Shortly before the end of 2019, the UK Circuit Commercial Court ruled that despite there being a time bar provision in the charterparty, a demurrage claim was held not to be time barred
The interpretation of the time bar provision in the charterparty is another ruling that will have a significant impact on demurrage claims. The background to Amalie Essberger Tankreederei GmbH & Co KG versus Marubeni Corporation (Amalie Essberger)  EWHC 3402 (Comm) is that the 2005-built, 8,500-dwt chemical tanker Amalie Essberger had been chartered for a voyage from Rotterdam, the Netherlands to Castellon, Spain with a total of 48 hours laytime for both ports.
In reporting on the case in its Case Law Updates, demurrage specialist company C Demurrage notes the key clauses were:
“Any claim for demurrage… [is] waived unless received... in writing with all supporting… documents, within 90 days after completion of discharge… Demurrage… must be submitted in a single claim at that time, and the claim must be supported by the following documents:
Laytime expired on 10 December 2017 and the owners submitted a demurrage claim for US$155,000 on 22 December 2017 by email with “demurrage invoice together with... laytime calculation and support documents".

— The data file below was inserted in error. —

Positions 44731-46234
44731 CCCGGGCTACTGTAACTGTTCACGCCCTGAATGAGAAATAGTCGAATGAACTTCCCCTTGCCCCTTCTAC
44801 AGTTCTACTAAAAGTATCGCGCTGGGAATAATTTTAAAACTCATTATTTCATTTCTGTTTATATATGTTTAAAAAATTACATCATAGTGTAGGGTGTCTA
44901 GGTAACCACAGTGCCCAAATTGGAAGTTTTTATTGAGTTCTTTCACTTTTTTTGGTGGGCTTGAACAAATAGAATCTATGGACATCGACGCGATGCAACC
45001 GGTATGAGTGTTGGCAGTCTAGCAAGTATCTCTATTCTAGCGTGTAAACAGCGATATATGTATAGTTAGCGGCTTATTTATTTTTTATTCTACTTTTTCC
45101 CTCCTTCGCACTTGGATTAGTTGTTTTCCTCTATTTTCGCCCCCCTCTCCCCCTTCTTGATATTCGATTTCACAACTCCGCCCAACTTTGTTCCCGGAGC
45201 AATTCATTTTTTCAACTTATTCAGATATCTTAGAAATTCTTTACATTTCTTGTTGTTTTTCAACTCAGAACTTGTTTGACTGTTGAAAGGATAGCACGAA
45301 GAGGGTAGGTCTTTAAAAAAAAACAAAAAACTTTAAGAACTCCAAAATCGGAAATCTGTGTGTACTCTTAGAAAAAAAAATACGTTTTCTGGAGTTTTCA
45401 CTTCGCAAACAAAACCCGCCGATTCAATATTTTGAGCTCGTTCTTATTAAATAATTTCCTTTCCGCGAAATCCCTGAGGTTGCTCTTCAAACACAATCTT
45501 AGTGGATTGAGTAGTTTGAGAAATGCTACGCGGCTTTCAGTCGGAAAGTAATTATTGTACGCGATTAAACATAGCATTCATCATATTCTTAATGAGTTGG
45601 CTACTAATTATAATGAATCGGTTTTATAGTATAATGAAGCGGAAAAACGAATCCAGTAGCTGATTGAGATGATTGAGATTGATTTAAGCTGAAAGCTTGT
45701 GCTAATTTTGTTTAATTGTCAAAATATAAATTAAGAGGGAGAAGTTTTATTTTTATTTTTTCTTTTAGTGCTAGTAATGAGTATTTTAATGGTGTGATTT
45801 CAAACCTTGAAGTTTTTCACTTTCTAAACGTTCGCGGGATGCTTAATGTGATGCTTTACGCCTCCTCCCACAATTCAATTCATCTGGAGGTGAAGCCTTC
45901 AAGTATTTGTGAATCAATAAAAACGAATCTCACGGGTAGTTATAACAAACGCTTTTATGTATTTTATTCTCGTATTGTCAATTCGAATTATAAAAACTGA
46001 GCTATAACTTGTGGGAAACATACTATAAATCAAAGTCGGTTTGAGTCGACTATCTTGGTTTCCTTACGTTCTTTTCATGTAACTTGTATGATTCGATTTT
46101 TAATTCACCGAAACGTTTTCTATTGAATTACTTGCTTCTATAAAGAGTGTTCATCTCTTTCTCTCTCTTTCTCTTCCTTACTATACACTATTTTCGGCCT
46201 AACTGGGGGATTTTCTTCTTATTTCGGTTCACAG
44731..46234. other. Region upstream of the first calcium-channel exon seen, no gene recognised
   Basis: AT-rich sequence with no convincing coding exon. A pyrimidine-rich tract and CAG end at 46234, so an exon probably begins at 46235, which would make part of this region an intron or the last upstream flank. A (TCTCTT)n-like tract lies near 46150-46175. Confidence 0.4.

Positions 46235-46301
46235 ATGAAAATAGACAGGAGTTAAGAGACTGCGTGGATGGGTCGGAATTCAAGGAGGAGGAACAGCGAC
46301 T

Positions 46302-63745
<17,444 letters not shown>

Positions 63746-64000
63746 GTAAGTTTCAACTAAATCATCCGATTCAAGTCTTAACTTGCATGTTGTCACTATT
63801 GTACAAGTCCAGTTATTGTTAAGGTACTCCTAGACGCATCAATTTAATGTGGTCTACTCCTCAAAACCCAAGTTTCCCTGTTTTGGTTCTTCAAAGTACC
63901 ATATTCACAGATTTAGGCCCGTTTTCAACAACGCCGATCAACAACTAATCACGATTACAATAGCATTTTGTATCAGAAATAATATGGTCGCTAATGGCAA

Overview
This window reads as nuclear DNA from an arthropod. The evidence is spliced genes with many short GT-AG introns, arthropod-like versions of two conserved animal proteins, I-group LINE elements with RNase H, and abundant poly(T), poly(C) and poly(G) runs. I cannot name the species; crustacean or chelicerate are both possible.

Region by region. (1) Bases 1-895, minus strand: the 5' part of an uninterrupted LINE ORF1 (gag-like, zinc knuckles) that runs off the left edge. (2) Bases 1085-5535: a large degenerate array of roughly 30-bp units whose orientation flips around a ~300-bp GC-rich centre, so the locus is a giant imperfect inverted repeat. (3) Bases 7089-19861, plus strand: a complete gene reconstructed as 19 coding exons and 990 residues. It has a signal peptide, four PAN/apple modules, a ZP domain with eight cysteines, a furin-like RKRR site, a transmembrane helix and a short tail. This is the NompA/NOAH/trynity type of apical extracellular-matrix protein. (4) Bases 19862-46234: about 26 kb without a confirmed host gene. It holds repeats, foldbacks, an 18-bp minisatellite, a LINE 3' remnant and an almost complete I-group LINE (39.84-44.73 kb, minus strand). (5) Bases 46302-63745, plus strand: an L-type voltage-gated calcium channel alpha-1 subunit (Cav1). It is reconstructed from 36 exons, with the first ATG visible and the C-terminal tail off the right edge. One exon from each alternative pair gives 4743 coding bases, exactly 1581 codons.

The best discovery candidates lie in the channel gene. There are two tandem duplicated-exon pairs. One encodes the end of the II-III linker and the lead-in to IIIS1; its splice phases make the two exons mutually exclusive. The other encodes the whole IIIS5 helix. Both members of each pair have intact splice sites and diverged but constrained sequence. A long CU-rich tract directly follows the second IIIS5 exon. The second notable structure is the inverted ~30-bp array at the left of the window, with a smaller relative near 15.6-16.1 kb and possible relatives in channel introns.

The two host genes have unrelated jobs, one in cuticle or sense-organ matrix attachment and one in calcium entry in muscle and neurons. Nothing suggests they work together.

The charterer’s defence against the demurrage claim was in two parts. First, the cargo of cyclohexane was contaminated on the ship (disputed by owner) and that the demurrage claim was not submitted in accordance with the provision in the charterparty (see above).
The owners argued that the disputed documents had been already submitted prior to the demurrage claim. The charterers argued the claim was time barred and sought a judgement on that basis.
C Demurrage notes that the Court reviewed the cases regarding demurrage and the emphasis on “clarity and certainty, rather than undue strictness and technicality.” The Judge favoured an approach that required owners “to submit documents [that they relied on] in support of their... claim or… [to submit] documents which taken at face value [established] the validity of the… claim”. This would allow:
A key issue was that should the documents be presented in one go, or was it sufficient that the documents had been already provided? The Judge decided that the charterer would have reasonably known that some of the documents had already been provided. Therefore, under the provision in the charterparty, the time bar did not apply.
C Demurrage summarises the changes brought about the decision as:
This decision applies, rather than develops, the law in this area, and concerns only the specific clause. However, amid some detectable indulgence towards owners, it shows that: